Chicago’s mayor pulled a large Kerry James Marshall painting from auction at Christie’s.
Kerry James Marshall, Knowledge and Wonder, 1995. Image courtesy Christie’s.
Chicago Mayor Rahm Emanuel decided to pull Kerry James Marshall’s mural-sized painting Knowledge and Wonder (1995) from auction following widespread criticism of the sale. The work had been consigned to Christie’s, where it was expected to fetch between $10 million and $15 million at the auction house’s November 15th Post-War and Contemporary Art Evening Sale in New York. The painting was commissioned in 1995 for $10,000 for the Chicago Public Library’s Legler Branch, where it hung for the last 23 years.
Emanuel told the Chicago Tribune:
I was swimming and thought, “This is not what I wanted, given the city’s contributions to public art, and Kerry’s a friend and also a great ambassador for Chicago,” I reached out to him and said, “Look, I don’t want this. If you’re not happy, I don’t want to go forward.”
The consignment came on the heels of another blockbuster Marshall that the city of Chicago sold off in May, Past Times (1997), which eclipsed its $8 million to $12 million estimate when Sean “Diddy” Combs bought it at Sotheby’s for $21.1 million. But from the moment the Knowledge and Wonder consignment was announced on October 1st, observers criticized the decision. Marshall himself even questioned the decision, saying that the city “has wrung every bit of value they could from the fruits of my labor.”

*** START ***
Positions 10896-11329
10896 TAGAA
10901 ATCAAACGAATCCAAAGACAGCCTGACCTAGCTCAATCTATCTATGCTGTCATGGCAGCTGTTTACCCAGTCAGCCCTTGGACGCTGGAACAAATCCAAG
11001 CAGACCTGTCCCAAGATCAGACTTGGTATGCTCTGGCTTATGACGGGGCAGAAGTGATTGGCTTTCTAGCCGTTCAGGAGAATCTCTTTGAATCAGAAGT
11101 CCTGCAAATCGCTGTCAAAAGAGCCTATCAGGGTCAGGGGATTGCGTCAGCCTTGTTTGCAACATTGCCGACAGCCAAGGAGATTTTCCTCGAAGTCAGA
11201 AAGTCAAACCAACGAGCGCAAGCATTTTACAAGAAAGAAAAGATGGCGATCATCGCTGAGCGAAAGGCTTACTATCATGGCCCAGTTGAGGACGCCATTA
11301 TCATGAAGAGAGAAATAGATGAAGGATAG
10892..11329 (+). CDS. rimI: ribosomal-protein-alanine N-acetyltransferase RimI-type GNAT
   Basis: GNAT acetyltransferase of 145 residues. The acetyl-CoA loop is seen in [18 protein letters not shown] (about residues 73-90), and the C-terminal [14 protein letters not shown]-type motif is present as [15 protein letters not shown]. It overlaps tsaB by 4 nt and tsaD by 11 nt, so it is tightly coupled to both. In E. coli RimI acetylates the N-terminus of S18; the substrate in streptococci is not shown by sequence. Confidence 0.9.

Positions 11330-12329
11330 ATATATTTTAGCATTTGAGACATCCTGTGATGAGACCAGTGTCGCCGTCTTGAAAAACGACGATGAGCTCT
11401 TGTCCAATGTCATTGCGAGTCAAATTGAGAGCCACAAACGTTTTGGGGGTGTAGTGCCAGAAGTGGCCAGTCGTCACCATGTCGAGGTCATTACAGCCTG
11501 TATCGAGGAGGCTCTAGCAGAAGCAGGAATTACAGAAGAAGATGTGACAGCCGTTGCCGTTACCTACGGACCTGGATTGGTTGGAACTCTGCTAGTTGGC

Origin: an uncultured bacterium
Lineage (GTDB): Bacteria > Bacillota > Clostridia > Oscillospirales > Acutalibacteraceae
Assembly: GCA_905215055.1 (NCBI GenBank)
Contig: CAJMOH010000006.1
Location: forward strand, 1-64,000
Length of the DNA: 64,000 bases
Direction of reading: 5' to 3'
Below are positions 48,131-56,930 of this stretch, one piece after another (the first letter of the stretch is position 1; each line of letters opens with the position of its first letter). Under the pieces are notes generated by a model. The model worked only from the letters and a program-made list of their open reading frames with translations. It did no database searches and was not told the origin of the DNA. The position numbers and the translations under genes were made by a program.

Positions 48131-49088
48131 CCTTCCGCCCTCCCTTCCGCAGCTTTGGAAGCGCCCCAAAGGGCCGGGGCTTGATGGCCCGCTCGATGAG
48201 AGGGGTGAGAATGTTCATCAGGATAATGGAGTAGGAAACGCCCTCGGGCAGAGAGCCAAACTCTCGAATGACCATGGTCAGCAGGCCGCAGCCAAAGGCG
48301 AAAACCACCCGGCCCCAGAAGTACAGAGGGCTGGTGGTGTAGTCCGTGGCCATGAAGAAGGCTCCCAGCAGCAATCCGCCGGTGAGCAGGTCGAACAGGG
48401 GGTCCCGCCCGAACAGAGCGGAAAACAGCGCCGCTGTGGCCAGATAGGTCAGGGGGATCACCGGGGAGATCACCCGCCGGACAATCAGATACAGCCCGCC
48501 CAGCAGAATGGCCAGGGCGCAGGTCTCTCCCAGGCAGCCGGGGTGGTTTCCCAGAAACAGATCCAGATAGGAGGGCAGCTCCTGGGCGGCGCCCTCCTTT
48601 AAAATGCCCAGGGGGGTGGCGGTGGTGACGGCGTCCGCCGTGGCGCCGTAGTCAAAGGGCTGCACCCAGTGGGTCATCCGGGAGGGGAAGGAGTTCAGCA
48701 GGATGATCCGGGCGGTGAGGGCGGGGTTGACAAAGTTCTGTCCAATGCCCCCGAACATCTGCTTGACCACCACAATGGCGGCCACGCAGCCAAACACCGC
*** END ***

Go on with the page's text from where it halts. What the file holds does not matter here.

In a statement about Emanuel’s decision to pull the work, Christie’s said:
While Christie’s was highly confident in the market’s interest and enthusiasm for this masterpiece, we are also strong supporters of public art and we are pleased to see this outcome. All parties involved are delighted that Kerry James Marshall’s Knowledge and Wonder will stay in Chicago—that had been a shared goal for the City and Christie’s throughout the sale process, and one we were actively working towards together these last weeks.
Proceeds from the sale of Knowledge and Wonder were destined to fund a renovation of the Legler Branch library and to establish a fund for acquiring and commissioning public art for underserved communities.